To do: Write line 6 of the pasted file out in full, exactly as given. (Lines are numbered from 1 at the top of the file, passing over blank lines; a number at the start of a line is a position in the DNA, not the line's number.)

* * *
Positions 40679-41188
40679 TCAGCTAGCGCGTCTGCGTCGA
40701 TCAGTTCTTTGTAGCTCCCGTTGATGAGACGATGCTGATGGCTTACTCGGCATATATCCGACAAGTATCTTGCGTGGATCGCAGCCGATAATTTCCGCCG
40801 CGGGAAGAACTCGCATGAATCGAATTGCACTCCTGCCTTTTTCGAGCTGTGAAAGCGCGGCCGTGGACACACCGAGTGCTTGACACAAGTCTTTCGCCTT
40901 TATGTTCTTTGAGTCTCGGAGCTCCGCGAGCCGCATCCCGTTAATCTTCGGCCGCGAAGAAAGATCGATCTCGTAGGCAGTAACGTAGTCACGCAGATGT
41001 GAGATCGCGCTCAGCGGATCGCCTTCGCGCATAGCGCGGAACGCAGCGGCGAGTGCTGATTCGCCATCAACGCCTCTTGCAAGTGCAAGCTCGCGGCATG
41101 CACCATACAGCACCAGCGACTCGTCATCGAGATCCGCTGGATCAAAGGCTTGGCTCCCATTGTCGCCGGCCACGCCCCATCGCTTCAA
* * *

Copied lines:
41001 GAGATCGCGCTCAGCGGATCGCCTTCGCGCATAGCGCGGAACGCAGCGGCGAGTGCTGATTCGCCATCAACGCCTCTTGCAAGTGCAAGCTCGCGGCATG